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Is personal safety another argument for Chinese romanization?

JDM060502xie.jpg
A warning to people named 单, 覃, and 解.
Having an odd name may be hazardous to your health.

The Beijing Times reports that a tourist booked plane tickets with a travel agency only to find that the phoneticization of his wife's name on the boarding pass was incorrect. Her surname, Xie (解), had been written using the much more common reading Jie, despite the fact that as Jiě, it is not a surname at all. Xiè ranks somewhere close to 200 in the list of common surnames.

Worried that she might encounter problems during boarding, Mrs. Xie asked the travel agency to escort them to the plane, but the agency refused. An argument ensued, and before long the six men with the travel agency had started shoving the protesting familly members. As situation escalated, the men knocked a 62-year-old grandmother to the ground and beat other family members with poles for ten minutes until ten policemen arrived to take control of the situation. Three of the travel agency employees were arrested.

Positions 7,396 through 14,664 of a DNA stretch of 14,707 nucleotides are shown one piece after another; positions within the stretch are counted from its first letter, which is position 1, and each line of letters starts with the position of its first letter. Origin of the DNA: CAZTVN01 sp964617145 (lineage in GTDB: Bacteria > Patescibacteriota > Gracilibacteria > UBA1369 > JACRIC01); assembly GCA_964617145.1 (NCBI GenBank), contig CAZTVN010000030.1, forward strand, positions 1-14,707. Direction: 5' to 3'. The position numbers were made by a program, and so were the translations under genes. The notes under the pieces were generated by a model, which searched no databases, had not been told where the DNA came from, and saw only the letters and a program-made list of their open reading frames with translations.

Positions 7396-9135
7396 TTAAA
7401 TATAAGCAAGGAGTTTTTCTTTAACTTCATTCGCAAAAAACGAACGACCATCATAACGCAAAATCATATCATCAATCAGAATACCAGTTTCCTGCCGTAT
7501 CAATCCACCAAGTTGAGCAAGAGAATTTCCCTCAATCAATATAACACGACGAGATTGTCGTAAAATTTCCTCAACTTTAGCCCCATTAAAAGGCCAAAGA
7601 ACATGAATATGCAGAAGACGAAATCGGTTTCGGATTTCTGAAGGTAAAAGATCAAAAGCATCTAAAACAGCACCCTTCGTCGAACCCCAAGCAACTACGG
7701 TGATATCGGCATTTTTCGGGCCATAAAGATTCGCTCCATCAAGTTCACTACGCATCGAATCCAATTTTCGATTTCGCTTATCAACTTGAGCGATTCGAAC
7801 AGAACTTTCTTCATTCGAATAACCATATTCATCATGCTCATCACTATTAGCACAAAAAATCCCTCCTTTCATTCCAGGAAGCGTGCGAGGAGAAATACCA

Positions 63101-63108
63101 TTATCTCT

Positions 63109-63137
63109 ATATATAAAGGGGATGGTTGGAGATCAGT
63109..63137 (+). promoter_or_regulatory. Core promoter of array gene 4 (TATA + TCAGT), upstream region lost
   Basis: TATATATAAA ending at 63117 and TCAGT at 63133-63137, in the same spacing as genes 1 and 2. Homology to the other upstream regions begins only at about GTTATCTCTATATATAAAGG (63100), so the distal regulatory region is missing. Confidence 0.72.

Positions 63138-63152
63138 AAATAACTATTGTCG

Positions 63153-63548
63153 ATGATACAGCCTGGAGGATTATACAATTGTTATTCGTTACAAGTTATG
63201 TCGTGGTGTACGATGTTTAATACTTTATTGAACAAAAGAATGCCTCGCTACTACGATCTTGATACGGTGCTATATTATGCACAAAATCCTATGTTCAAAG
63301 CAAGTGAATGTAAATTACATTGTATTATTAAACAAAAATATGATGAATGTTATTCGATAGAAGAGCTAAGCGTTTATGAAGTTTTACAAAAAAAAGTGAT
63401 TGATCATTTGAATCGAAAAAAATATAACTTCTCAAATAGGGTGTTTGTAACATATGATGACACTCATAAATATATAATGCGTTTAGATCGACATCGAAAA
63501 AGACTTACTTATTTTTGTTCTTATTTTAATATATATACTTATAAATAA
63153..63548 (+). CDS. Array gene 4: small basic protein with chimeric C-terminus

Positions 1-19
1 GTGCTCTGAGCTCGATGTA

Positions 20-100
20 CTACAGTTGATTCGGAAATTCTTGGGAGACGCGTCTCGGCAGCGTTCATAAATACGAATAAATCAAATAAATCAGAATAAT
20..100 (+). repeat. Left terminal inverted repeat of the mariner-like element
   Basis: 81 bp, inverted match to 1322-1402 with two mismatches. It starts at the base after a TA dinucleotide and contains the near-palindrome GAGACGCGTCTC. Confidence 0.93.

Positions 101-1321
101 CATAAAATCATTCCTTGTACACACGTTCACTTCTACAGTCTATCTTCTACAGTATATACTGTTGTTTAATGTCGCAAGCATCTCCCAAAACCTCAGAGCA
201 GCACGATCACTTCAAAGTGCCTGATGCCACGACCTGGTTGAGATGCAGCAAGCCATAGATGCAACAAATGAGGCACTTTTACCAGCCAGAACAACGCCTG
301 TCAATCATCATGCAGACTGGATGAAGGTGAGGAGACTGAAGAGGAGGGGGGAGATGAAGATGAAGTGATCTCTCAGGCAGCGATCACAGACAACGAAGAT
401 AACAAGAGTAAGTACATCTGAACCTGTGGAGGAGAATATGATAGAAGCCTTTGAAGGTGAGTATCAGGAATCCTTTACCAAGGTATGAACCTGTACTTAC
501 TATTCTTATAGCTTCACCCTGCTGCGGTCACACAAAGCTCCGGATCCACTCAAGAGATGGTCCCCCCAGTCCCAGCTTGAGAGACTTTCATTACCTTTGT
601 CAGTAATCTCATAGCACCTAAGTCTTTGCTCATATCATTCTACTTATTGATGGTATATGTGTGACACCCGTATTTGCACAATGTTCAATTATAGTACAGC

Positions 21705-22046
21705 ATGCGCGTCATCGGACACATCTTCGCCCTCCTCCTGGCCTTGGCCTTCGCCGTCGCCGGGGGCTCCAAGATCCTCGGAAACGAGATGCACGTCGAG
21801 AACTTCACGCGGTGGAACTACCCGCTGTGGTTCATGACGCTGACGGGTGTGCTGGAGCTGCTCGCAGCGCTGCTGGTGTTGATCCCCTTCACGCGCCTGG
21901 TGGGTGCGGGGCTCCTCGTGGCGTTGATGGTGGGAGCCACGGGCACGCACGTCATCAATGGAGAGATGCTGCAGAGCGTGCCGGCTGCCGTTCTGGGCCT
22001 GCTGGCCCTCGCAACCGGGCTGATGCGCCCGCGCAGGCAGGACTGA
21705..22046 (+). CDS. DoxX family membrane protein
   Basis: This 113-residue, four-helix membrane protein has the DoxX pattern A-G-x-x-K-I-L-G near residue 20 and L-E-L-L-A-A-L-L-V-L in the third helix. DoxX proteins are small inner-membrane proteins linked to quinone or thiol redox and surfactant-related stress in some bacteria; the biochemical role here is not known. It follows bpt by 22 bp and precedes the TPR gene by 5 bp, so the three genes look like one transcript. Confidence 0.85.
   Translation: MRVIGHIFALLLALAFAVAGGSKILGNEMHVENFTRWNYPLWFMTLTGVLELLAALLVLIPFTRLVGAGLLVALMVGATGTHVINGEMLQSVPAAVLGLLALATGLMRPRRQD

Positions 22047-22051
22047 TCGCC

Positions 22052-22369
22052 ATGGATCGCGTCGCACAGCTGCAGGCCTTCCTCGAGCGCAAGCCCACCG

Out of ten family members, only a seven-year-old child escaped injury. The BT report doesn't mention whether or not Mrs. Xie and her family were eventually able to board their plane to Sanya.

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There are currently 4 Comments for Is personal safety another argument for Chinese romanization?.

Comments on Is personal safety another argument for Chinese romanization?

Is it common practice among Chinese travel agencies to keep poles handy for beating customers? This is an aspect of Chinese capitalism I hadn't considered...

They missed the flight, but they gained a "pole position" for the next one... :S

I decided on a non-real last name of 溪 because it's a literal translation of the Swedish Bäck. If I don't write it for anyone, they're never know it's not the proper xi, right?

I'm astonished by these types of stories similar to residents being beaten by their OWN security guards for protesting management service charges, but have to say I can't imagine that happening in all the places I've lived in China where security guards are friendly and helpful.

Kagemusha, that's in very poor taste - ROFL!!!

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